I see this as part of the fact that the ACA has been structured with the interests of the insurance companies as primary. United Healthcare is one of the richest corporations in the country, and the insurance lobby is larger than the defense industry lobby, according to my understanding. The issue of costcutting is a red herring unless you consider the enormous amount of money that goes to insurance company bureaucracies and profits. If the insurance companies were more regulated, or if we had a single healthcare insurance plan, I think we would be able to afford to insure everyone without diminishing the quality of care of those who are already insured. No need to divide the classes on this issue.

May. 09 2014 06:25 PM
Paula from Manhattan

The assumption made by Elisabeth Benjamin is that the insurers themselves have an accurate list of which providers are in network at any give time. I was recently told by a United Healthcare representative that there was no in-network mammogram provider in Manhattan and that I'd need to go to Queens. (I live on the Upper East Side.) I did find one--by literally going through the phone book, dialing and asking. But how can I efficiently navigate this if the insurer doesn't know?
Additionally, the requirement that changes in network be made public within 15 days is pretty meaningless. Why not require that networks at least offer the same providers within a given calendar year? How can one coordinate care in an ever changing system?

May. 09 2014 09:34 AM
JerseyJazz from Bergen County, NJ

None of these issues comes as a surprise to someone like me who has self-paid for health insurance as a freelancer or small business owners for 30 years. I go back to the days of HIP-NJ, which went bankrupt--remember them? To keep premiums down, I've had to accept in-network-only coverage and greatly reduced RX benefits for many years. Sounds like we have more in-hetwork choices in NJ, though, despite not having our own state exchange.

A related major issue, one that I'd love to see The Brian Lehrer Show address, is small business insurance. That federal exchange was postponed for a year and is still in limbo. And please include NJ as well as NY in your coverage--you have plenty of fans here in the Garden State.

May. 08 2014 08:58 PM
The Polemicist from Manhattan

All of these problems result from the fact that Obamacare is a program of, by, and for the private health insurance industry. Its main purpose is to save and subsidize the private health insurance industry by forcing everyone to buy private (NOT "government") health insurance, and pouring public money into for-profit private insurance companies. This was a deal made by Obama with the insurance companies, and he prevented Democrats in congress from presenting or considering the only real alternative -- single-payer, universal coverage. Obamacare is fraud on progressives and on the people. See detailed analysis at "Who’s the Boss?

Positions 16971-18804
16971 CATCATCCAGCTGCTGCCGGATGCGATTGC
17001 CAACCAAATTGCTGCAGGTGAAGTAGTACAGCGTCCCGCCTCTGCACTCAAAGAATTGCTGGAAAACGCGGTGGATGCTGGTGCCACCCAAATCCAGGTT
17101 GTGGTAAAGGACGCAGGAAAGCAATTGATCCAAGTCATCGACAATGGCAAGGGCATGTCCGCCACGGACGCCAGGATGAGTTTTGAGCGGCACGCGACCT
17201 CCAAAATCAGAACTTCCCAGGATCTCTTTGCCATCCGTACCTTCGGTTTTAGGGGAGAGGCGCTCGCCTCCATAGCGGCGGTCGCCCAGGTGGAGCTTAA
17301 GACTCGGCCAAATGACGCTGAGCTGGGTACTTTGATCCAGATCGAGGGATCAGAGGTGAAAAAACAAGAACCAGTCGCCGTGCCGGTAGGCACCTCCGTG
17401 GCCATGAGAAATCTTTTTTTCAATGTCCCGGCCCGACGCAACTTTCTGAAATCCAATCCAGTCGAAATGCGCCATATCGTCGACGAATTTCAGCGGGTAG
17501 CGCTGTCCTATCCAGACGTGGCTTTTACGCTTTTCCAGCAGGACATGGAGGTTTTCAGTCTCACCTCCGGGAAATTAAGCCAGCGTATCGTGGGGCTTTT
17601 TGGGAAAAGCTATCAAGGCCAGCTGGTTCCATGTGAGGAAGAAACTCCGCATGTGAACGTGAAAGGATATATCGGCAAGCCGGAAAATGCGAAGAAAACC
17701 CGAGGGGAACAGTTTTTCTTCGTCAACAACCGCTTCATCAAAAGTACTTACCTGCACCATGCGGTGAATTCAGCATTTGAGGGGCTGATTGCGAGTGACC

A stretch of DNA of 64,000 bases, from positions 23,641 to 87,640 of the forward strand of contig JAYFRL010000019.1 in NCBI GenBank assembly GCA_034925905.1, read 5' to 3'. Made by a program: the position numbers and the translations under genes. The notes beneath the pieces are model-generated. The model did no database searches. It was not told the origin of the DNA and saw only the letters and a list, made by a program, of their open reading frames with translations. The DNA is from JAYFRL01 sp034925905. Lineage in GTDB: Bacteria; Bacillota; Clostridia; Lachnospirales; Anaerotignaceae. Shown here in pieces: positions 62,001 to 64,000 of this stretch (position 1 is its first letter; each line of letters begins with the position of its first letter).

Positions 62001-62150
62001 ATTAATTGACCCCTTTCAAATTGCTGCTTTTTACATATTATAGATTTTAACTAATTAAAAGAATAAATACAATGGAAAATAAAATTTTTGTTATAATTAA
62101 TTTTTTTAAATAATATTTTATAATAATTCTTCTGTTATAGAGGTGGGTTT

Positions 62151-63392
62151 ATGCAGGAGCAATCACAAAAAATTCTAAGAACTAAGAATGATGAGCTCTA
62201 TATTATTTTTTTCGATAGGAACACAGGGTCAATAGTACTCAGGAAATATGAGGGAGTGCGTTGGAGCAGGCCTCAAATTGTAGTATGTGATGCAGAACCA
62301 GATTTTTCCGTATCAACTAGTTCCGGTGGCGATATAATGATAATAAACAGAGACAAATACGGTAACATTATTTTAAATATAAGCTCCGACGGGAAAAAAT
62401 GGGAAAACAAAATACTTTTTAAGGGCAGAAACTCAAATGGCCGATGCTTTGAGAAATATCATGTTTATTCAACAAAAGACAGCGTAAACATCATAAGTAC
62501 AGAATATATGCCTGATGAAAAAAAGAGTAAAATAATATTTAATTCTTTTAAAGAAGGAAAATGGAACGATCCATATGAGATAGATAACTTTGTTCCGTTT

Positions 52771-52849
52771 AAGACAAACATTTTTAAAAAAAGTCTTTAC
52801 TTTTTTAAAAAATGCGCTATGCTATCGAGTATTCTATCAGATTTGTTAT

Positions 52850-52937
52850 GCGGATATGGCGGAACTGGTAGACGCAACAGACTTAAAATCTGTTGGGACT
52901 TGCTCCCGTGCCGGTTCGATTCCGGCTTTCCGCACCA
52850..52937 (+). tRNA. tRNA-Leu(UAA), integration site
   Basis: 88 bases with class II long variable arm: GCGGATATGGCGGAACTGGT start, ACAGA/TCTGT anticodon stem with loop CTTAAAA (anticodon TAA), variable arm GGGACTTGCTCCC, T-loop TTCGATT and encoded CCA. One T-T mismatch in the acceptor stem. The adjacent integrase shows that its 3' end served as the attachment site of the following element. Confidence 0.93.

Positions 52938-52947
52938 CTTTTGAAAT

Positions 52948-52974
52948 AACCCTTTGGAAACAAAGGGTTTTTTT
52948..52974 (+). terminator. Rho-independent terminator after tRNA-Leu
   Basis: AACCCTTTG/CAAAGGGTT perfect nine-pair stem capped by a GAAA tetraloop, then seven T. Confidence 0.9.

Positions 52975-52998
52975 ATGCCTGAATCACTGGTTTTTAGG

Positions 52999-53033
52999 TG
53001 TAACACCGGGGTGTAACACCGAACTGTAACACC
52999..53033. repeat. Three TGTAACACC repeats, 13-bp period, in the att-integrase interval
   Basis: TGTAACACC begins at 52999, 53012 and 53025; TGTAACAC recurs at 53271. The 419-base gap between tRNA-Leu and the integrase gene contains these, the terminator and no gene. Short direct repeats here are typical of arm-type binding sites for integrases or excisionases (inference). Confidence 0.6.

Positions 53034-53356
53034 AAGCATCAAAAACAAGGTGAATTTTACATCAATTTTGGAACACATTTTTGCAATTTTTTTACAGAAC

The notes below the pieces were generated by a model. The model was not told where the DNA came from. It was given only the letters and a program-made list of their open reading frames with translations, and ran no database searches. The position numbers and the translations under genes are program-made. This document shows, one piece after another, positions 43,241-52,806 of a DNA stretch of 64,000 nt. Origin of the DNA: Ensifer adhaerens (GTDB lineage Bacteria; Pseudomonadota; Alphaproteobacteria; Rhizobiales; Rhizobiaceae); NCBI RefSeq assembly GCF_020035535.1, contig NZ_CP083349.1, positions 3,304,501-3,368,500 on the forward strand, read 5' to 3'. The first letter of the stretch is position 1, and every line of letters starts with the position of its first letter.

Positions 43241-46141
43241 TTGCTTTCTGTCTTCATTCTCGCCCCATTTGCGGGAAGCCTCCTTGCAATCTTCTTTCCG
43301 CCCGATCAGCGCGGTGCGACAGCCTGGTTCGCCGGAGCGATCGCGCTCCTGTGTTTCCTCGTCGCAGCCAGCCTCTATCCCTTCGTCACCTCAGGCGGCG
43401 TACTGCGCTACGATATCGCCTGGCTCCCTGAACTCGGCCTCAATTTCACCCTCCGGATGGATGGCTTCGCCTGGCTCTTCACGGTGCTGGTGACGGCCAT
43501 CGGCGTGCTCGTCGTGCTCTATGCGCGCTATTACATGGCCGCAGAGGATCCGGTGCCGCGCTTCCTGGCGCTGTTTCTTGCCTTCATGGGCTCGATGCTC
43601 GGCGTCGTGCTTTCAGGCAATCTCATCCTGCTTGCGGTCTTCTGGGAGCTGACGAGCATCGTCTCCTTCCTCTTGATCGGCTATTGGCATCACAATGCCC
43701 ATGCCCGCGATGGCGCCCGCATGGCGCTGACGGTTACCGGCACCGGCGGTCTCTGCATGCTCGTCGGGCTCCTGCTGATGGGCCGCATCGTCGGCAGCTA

The Obamacare Deception

May. 08 2014 07:22 PM
Camille Cosco from Westchester

Couldn't listen this AM - listened just now - guests provided very accurate information as did the two complaining callers. I am a health insurance broker and can attest that the difficulty with networks is and has been for me an enormously stressful issue. And it will take a considerable amount of time to resolve. For my part - I have never in the past two decades felt unsure of what I was offering a client, but I do feel that now and it's very unsettling.

I read all the comments posted as well - more unsettling - the amount of misinformation and misunderstanding among your listeners/commenters. Not just unsettling - very disturbing.

May. 08 2014 06:29 PM
Regina from Centerport, NY

I was on the phone this morning with NY State of Health trying to get arrange for coverage before my husband's coverage runs out on 5/31 (He left his job on 5/1).

Believe it or not, there is no way to do this through the NYS Health Exchange site BEFORE our coverage expires.

I will need to go on the site on 6/1 and then choose a plan. In order to have coverage from 6/1, I will have to appeal and have our coverage backdated.

It's just mind-boggling how the architect of this site did not put some forward thinking in the programming so that a responsible person can have seamless coverage.

May. 08 2014 12:40 PM

"only true free market competition"